Trigger Finger - is a painful condition that causes the fingers or thumb to catch or lock when bent. In the thumb its called trigger thumb. It will straighten with a visible, sudden “snap,” and if it is severe, the finger may not fully straighten. Triggering is more pronounced in the morning and after firmly grasping an object. It is caused by binding “knot” in the palm that prevents smooth tendon motion.
Trigger finger happens when tendons in the finger or thumb become inflamed. Tendons are tough bands of tissue that connect muscles and bones. Together, the tendons and muscles in the hands and arms bend and straighten the fingers and thumbs.
A tendon usually glides easily through the tissue that covers it (called a sheath) because of a lubricating membrane surrounding the joint called the synovium. Sometimes a tendon may become inflamed and swollen. Prolonged irritation of the tendon sheath can produce scarring and thickening that impede the tendon's motion. When this happens, bending the finger or thumb can pull the inflamed tendon through a narrowed tendon sheath, making it snap or pop.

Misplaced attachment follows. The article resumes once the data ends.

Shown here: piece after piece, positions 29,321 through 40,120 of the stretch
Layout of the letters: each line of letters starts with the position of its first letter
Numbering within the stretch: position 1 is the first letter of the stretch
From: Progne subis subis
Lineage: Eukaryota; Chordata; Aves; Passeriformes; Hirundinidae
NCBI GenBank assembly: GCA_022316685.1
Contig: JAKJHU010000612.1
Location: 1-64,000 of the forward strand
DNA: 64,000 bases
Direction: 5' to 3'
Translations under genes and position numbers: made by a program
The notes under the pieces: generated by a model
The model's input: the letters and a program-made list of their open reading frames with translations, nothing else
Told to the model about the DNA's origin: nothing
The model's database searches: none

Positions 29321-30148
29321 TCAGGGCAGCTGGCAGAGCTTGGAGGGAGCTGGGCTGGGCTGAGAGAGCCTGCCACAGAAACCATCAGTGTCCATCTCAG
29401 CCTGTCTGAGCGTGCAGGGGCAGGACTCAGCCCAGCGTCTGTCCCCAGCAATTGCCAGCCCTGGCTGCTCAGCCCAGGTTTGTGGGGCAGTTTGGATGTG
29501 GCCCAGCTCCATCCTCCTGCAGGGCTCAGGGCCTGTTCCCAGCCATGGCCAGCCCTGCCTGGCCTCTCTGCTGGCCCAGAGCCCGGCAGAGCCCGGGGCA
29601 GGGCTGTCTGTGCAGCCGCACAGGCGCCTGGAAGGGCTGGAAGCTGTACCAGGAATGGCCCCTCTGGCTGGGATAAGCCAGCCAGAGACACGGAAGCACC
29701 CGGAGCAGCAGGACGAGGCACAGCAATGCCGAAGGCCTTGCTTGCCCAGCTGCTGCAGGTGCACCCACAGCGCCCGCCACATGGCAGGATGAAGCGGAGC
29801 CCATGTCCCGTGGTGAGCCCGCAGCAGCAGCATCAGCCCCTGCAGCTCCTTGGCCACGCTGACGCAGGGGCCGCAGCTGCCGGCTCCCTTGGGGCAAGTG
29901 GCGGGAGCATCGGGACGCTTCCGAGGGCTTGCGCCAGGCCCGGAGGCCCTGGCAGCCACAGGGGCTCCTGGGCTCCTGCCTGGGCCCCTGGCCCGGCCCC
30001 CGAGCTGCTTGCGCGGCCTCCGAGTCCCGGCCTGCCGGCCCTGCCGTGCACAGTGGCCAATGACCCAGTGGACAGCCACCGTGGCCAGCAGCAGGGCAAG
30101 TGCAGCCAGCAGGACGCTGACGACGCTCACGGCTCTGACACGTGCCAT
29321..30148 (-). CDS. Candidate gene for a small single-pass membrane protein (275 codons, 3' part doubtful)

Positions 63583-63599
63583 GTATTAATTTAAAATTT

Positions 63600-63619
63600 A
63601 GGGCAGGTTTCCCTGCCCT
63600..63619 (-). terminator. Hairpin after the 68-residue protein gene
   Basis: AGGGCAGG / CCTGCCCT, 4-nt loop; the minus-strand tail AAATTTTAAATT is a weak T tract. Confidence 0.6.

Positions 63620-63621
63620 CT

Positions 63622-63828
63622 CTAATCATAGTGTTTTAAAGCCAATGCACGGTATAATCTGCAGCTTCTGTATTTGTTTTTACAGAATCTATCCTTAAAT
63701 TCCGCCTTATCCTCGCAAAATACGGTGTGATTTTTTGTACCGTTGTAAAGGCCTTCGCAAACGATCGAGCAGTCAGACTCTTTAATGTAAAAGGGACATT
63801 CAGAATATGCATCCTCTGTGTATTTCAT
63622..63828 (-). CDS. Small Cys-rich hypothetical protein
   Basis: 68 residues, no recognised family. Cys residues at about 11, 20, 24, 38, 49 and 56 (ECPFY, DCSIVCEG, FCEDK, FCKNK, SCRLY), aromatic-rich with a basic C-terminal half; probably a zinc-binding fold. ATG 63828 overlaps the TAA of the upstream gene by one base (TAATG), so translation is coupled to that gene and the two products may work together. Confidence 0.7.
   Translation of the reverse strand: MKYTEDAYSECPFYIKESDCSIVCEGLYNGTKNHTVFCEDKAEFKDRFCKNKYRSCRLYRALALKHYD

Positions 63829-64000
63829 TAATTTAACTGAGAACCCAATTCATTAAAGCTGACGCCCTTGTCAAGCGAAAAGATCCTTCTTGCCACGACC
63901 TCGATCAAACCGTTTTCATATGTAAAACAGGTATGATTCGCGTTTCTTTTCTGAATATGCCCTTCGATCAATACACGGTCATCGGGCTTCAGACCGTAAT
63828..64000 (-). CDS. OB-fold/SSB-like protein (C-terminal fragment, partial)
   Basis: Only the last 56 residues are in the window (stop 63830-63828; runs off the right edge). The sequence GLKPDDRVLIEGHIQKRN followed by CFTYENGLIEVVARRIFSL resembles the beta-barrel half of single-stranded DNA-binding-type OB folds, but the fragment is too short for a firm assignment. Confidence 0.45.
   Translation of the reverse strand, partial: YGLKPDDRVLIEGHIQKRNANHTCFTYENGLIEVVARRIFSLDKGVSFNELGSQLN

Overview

Certified Hand Therapy Treatment Plan: Treatments may include warm soaks, paraffin wax, ultrasound, iontophoresis, and/or splint fabrication to keep the knuckle joint straight, allowing the tendon to rest.
After your initial prescription for therapy is completed, your physician and therapist will decide if you need to continue therapy or if you will be discharged to a home exercise program.
This information is provided as a learning resource for the benefit of our patients. It is NOT INTENDED to replace personal consultation with your medical professionals.